Original Article: The Jerusalem Post

BDS Professor Links Campus Rape to Israel

bds prof

Simona Sharoni is a professor, Israel-hater, BDSer, and one of those who gave Rachel Corrie college credit to go to Israel with the ISM.

Her niche in the loony Left world is to say that (because of “intersectionality”) there is a link between Israel’s existence and rape on college campuses.

While the idea of intersectionality had some merit when it was first defined, nowadays it is a catch-all buzzword to claim that the Jewish State is the very definition of evil.

From the far-Left Alternet site:
Why Feminists Should Care About the Israeli-Palestinian Conflict

Dr. Simona Sharoni is a feminist scholar, researcher, and activist who has focused her career on the gendered nature of the Israeli-Palestinian conflict.

Currently a Professor of Gender & Women’s Studies at the University of Plattsburgh, Dr. Sharoni champions the Boycott, Divestment and Sanctions (BDS) movement…

In her recent academic work, Dr. Sharoni has been exploring the relevancy of the BDS campaign to a praxis of transnational feminist solidarity.

A few weeks ago, Dr. Sharoni spoke at an event at Columbia University, co-hosted by both Palestine student activist groups and No Red Tape, the anti-sexual assault group launched in January 2014.

Dr. Sharoni asks questions like, “What do Israeli Apartheid and the campus sexual assault crisis have in common? How can a feminist intersectional analysis help us understand violence at the heart of both cases? How can we use this comparative analysis to advocate for survivors of violence and to demand accountability for perpetrators?”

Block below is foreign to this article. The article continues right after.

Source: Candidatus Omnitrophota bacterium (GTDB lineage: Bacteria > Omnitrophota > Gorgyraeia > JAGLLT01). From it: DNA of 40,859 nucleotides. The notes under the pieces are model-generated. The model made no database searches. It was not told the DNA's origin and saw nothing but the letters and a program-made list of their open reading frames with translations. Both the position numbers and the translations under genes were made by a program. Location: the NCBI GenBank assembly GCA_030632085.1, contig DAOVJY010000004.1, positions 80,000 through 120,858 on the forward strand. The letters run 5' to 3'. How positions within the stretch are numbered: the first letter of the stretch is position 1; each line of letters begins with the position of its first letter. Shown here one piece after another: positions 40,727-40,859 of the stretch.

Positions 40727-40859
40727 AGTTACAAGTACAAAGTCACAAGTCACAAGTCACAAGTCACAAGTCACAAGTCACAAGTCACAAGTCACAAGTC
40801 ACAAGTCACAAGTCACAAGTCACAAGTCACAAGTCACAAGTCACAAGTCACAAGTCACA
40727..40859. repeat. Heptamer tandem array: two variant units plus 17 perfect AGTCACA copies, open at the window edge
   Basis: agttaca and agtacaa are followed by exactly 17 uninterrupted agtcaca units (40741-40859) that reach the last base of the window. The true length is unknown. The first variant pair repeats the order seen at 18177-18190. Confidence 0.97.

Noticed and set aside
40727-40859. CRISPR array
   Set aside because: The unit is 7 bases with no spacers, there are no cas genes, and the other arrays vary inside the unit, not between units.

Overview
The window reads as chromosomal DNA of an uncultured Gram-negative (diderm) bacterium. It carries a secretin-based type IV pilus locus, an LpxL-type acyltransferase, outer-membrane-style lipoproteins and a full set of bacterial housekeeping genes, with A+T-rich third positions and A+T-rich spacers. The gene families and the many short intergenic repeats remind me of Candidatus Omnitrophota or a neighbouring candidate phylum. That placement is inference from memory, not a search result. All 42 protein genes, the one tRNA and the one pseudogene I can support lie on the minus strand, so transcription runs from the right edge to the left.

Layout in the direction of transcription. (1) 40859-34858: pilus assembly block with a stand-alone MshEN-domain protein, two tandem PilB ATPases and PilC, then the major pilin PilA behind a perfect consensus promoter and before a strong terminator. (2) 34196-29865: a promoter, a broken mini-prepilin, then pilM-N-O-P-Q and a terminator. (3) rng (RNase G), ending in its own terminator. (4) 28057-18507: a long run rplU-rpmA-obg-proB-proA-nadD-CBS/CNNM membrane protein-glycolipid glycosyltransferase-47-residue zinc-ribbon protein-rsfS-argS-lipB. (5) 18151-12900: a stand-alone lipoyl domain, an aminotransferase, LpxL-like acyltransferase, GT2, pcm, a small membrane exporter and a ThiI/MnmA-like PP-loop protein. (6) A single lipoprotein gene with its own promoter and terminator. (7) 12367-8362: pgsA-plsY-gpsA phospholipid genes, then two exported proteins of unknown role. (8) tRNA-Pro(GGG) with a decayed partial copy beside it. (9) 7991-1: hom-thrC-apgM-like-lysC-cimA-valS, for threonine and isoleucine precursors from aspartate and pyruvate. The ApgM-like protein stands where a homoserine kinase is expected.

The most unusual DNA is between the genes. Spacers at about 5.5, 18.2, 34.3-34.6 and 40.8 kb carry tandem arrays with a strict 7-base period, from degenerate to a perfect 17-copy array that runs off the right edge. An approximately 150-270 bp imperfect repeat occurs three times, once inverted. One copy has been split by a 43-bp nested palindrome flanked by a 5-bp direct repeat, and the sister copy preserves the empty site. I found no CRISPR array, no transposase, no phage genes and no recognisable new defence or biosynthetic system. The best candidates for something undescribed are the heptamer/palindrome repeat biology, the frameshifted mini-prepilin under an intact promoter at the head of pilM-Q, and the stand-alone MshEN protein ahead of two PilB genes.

Aviva Stahl: Let’s start at the beginning. Why is BDS or what’s happening with the Israeli-Palestinian conflict a feminist issue?

Dr. Simona Sharoni: Firstly, there is the fact that there is a direct connection between the violence of the occupation and sexual and gender based violence against Palestinian and Israeli Jewish women. The highly militarized conflict has gender dimensions.

For example, during my military service, we started raising the issue of the connection between the violence of the occupation and violence against women, because in Israel, men who serve, even after their mandatory military service, have their weapons in their home until they’re 55. There were many murders of women—intimate partner violence, which they used to call in Israel crimes of passion—that were actually done with weapons provided by the state.

By this logic, cookbook publishers are linked to women who stab their husbands with kitchen knives.

…BDS is a movement that emerged in response to a call for solidarity. Palestinian women’s groups were part of that broad civil society group that called for solidarity.

So feminists should be Zionist because of women-run Zionist organizations that have been around for more than a hundred years.

Aviva: Can you talk a little bit about some of the parallels between Israeli Apartheid and the campus sexual assault crisis?

Dr. Sharoni: Power is made invisible in the narration of both the Palestinian-Israel conflict and campus sexual assault. Focus is placed on the relationship, not on the system.

In other words, it’s not a conflict between two parties on an equal playing field, even when it’s a healthy relationship. For example when we talk about what’s happening on college campuses—sexism and rape culture, interfere with [that possibility for equality.]

As for Israelis and Palestinians—the discourse is that there’s a “cycle of violence.” And of course it’s not a cycle of violence. There’s a history of colonization, and a settler-colonial movement—that sowed the seeds for this conflict. So the violence stems from that, it doesn’t stem from, “this side did this to the other side.”

We have to highlight these structural power inequalities and the way that violence is embedded in them.

I guess police, corporate executives, government officials and teachers are inherently prone to violence because they do not have an equal relationship with the people that they have power over.